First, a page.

Most people don’t know the difference, but you will…
Whether you’re producing your own film, and it’s your company on the line, or whether you’re a work-for-hire producer/UPM for another company, it’s important you understand the difference between an Independent Contractor and an Employee, and also what it means when an employee has a Loan Out. Why you might get into trouble by paying an employee as an independent contractor, and how worker’s compensation plays into either scenario.
Most companies (even BIG companies!) don’t understand the difference, and many are violating labor laws and don’t even know it. Other’s know it’s wrong but do it anyway, since they figure their chances of being penalized are slim to none. However you go about managing your business, it’s important that you understand that there is a difference, and what that difference is!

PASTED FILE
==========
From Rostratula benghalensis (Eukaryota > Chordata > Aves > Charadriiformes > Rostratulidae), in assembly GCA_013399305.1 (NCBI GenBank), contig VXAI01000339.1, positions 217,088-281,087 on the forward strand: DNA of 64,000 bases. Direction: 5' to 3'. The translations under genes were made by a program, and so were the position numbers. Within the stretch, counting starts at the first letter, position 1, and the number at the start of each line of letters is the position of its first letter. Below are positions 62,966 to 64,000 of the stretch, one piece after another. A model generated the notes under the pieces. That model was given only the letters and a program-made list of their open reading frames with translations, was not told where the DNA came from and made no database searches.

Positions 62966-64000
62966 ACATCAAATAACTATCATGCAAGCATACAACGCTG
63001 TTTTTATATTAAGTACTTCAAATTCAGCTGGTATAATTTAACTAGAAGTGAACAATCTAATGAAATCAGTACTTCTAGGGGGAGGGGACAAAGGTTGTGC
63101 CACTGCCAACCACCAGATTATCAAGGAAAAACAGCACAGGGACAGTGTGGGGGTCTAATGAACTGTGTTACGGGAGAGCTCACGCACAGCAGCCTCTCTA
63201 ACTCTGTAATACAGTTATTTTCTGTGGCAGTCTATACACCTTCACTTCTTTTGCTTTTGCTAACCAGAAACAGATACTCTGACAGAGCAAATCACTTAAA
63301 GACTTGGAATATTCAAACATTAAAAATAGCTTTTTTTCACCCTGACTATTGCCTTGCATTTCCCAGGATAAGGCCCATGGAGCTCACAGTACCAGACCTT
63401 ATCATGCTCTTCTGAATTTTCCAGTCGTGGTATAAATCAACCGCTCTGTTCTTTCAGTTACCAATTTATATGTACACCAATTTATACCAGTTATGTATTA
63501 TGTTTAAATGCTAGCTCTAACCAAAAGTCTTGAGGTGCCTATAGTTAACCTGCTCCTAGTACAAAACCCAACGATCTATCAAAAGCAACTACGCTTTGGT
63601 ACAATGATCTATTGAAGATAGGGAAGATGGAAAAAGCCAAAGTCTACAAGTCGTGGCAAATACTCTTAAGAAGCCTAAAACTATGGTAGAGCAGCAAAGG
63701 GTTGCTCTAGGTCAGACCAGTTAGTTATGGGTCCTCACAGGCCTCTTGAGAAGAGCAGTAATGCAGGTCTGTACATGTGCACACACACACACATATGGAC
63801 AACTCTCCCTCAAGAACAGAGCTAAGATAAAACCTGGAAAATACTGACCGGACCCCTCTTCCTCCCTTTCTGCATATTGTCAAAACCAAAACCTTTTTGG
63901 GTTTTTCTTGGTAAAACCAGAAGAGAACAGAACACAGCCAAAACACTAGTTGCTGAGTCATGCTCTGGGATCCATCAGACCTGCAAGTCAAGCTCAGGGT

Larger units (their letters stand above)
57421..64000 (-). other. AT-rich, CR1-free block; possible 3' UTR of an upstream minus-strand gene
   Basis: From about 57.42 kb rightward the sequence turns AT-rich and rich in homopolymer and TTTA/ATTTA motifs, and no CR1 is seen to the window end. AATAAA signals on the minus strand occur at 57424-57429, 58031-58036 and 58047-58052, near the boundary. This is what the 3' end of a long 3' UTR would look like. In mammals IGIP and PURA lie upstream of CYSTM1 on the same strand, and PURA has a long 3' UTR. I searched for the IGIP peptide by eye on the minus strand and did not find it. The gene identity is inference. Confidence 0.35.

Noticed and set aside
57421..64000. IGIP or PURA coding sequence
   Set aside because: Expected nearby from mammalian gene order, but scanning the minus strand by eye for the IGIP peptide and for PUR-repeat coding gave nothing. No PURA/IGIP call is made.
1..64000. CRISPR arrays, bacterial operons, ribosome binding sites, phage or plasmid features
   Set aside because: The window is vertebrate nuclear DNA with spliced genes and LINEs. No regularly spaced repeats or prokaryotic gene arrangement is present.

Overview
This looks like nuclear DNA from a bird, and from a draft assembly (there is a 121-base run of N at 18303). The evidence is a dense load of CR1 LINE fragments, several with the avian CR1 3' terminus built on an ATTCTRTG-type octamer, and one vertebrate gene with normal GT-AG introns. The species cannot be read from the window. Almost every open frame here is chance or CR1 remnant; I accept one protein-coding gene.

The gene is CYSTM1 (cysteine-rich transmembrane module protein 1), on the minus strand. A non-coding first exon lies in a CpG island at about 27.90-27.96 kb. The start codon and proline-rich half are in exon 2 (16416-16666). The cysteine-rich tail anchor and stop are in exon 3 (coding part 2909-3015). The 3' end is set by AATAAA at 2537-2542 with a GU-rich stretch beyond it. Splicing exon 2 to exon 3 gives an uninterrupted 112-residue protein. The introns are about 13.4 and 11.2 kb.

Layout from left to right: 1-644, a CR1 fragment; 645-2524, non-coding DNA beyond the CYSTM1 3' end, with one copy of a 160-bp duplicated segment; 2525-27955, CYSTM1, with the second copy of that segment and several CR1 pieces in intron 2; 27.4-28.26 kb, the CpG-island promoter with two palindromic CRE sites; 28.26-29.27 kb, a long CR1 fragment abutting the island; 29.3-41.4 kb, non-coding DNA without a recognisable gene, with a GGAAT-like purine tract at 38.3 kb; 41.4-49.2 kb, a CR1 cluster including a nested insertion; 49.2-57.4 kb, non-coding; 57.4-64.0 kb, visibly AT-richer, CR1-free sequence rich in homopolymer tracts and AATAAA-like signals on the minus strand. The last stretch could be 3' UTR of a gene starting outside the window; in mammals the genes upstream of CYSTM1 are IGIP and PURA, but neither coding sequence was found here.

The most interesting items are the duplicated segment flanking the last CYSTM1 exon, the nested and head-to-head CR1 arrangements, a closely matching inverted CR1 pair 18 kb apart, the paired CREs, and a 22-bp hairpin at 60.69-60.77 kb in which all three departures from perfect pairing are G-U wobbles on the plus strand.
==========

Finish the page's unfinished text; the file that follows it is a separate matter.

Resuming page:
Why it’s important to know the difference
Well… to start with, you might be violating Federal and State Labor Laws, and you need to appreciate the fact that by producing a feature film (even with a skeleton crew), you are becoming an employer. As an employer, you have responsibilities you need to be aware of — and you don’t want the IRS reminding you of it! For example, when hiring employees, you’ll need to pay employer taxes, withhold taxes from checks, send out W-2’s, provide worker’s compensation, abide my labor laws such as overtime and meal penalties, etc.
When hiring an independent contractor, there’s a lot less to worry about — you simply pay them a flat fee for a service. No withholdings, no additional employer taxes, and if they’ve earned $600 or more, you just send them a 1099. So since it’s easier and cheaper to hire contractors, many producers do just that.
The problem is, a worker’s status is not your decision to make. That will be determined by federal and state agencies,
and if they determine that you made a mistake, you can be liable for that.
So how do you determine the difference?
There are three factors the IRS looks at:
- Behavioral Control
- Financial Control
- Relationship of the Parties